Thus, a large volume of circumstantial intelligence must surely have been available to North Yorkshire Police.
Unsurprisingly, we have had no response at all from NYP to the earlier Real Whitby article; although they were offered the opportunity to comment. They have not done so and are apparently still relying on an earlier statement:
Despite the obvious connection of prominent local figures, NYP are effectively denying any responsibility for having failed to detect and arrest Savile or any of the other members of ‘The Club’.
One wonders where NYP stand on claims in Savile’s 1974 autobiography ‘As It Happens’ that a Yorkshire Council provided him with six girls as ‘payment’ for his guest appearance at a Mayoral Ball.
In the now famous Louis Theroux documentary, Savile boasted about tying people up in his club and keeping them “down in the boiler room” until 02.00am when he was ready for them. He goes on to state that they would plead to get out but he (Savile) was judge, jury and executioner. Clearly a very sinister statement – particularly as Savile did not know that he was being filmed at the time, as Theroux himself was not present; thus, Savile was not maintaining a public façade.
A boiler-room would be a suitable location for secret confinement and there may therefore have been no need to tie up young people held there as prisoners. So would a ‘chamber’. And Savile apparently did use ropes and/or other methods of restraint on his victims, though he did not divulge precisely what he did to his young prisoners.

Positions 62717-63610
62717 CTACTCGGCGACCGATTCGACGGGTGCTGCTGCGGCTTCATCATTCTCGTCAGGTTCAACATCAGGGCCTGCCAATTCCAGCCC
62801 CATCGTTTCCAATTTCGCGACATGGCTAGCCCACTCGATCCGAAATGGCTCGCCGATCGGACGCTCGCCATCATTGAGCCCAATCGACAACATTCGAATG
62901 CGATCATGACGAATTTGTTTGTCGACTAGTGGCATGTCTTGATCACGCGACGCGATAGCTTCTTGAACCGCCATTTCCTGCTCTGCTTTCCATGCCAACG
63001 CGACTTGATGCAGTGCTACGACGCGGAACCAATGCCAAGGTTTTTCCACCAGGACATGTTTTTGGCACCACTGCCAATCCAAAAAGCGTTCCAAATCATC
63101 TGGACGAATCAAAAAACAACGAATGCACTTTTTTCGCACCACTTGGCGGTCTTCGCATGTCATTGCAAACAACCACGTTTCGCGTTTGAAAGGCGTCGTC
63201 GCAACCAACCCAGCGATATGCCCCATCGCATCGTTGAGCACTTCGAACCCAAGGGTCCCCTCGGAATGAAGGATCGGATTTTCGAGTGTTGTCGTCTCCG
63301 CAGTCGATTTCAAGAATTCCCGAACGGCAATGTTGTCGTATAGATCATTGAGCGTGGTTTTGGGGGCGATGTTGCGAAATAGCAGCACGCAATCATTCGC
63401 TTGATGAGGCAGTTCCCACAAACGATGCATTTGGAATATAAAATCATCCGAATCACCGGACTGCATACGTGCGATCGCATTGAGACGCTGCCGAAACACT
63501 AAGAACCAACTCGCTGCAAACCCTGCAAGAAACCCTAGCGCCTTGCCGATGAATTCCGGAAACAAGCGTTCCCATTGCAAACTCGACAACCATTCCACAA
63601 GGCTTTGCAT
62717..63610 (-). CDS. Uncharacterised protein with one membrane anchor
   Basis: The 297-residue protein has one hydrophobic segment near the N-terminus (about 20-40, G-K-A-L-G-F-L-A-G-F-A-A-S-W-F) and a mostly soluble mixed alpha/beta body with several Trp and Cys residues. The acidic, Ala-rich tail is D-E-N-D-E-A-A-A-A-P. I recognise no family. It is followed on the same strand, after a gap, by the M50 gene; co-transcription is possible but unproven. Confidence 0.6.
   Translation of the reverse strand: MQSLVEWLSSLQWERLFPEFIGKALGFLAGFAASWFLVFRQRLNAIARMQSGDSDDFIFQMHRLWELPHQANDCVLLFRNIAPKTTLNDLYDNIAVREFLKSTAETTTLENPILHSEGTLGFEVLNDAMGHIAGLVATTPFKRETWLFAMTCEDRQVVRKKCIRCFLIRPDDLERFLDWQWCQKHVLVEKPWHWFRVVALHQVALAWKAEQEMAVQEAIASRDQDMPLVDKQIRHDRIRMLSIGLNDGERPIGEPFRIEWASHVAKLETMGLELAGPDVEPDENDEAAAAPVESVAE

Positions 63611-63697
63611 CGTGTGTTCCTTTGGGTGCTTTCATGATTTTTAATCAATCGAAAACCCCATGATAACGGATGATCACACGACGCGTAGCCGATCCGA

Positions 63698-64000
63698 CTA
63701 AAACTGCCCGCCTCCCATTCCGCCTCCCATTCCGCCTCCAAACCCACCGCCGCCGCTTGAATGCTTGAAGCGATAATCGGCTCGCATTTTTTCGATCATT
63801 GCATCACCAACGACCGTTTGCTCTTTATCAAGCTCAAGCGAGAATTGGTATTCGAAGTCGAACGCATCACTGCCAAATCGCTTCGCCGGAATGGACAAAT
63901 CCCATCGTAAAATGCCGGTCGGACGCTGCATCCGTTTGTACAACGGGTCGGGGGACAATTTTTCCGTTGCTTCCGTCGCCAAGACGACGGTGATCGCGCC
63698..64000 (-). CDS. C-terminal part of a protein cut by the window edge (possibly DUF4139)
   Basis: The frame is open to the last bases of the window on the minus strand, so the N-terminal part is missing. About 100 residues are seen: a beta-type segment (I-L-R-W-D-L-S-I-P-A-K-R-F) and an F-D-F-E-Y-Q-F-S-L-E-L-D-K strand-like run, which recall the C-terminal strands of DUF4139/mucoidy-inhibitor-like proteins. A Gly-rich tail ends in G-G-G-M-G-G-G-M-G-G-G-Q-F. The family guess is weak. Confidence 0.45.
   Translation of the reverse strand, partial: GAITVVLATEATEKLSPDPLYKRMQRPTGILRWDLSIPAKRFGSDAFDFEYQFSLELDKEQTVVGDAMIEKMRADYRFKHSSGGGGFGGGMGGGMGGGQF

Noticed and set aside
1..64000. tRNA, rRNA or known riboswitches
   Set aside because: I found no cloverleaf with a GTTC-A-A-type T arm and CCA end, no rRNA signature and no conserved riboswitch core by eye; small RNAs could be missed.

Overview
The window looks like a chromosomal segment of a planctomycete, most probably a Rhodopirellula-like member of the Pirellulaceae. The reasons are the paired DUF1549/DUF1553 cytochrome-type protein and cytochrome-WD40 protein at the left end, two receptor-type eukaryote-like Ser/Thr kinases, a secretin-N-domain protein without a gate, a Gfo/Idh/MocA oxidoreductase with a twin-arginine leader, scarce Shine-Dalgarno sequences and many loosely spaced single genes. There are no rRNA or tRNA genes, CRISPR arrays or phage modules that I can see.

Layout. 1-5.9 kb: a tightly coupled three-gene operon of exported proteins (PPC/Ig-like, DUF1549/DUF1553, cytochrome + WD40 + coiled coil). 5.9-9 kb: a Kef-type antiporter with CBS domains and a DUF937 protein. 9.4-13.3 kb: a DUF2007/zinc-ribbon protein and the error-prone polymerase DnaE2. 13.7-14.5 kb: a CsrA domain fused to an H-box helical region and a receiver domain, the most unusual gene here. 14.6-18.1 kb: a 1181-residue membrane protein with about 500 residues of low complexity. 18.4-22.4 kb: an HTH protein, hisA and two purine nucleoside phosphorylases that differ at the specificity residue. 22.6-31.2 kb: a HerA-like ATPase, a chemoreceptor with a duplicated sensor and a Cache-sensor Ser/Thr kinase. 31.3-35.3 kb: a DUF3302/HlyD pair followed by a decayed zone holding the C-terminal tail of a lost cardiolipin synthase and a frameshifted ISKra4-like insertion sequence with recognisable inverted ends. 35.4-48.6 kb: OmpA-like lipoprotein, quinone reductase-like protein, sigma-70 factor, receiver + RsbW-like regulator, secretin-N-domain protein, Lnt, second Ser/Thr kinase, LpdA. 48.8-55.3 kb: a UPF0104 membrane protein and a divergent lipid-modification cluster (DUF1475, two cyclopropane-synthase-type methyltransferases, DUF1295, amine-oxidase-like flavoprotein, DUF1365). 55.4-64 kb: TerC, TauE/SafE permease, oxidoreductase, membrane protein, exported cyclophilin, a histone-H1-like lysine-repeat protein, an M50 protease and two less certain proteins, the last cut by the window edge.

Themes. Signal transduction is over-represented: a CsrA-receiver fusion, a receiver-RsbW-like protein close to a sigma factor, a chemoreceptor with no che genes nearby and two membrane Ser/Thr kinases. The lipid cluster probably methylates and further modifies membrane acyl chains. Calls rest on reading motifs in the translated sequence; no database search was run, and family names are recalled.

Given his background (he was physically fit, a former miner, professional wrestler and marathon-runner), it may have been acts of violence, or sexual abuse, or some sort of sado-masochistic bondage practice. It certainly may well have been criminal; we simply do not know. But it is clear that tying people up and abusing them was an activity in which he himself claimed to have frequently indulged.
So what was it that he and the other members of ‘The Club’ were doing in that ‘chamber’ in Whitby – with its whipping-post and shackles?
And why did the Whitby Police disregard the rumours rife in the town?
Savile’s associates – ice-cream king Peter Jaconelli and arcade-operator Jimmy Corrigan – loomed large on the Scarborough club scene and even larger along the seafront, where young people traditionally congregate. Talking to traders and shop-owners in the harbour area, it is clear that it was widely-acknowledged that the Savile set – ‘The Club’ – exercised a preference for very young people of both genders.
Did NYP really have no dialogue with local traders? Did they not evaluate local rumour and intelligence? Did they not liaise with Scotland Yard in respect of sex crimes and child-abuse up and down the country?
It is noteworthy, too, that there have been other investigations into sex offences involving young people in Scarborough. So why have we heard nothing of any NYP investigation into the Savile set?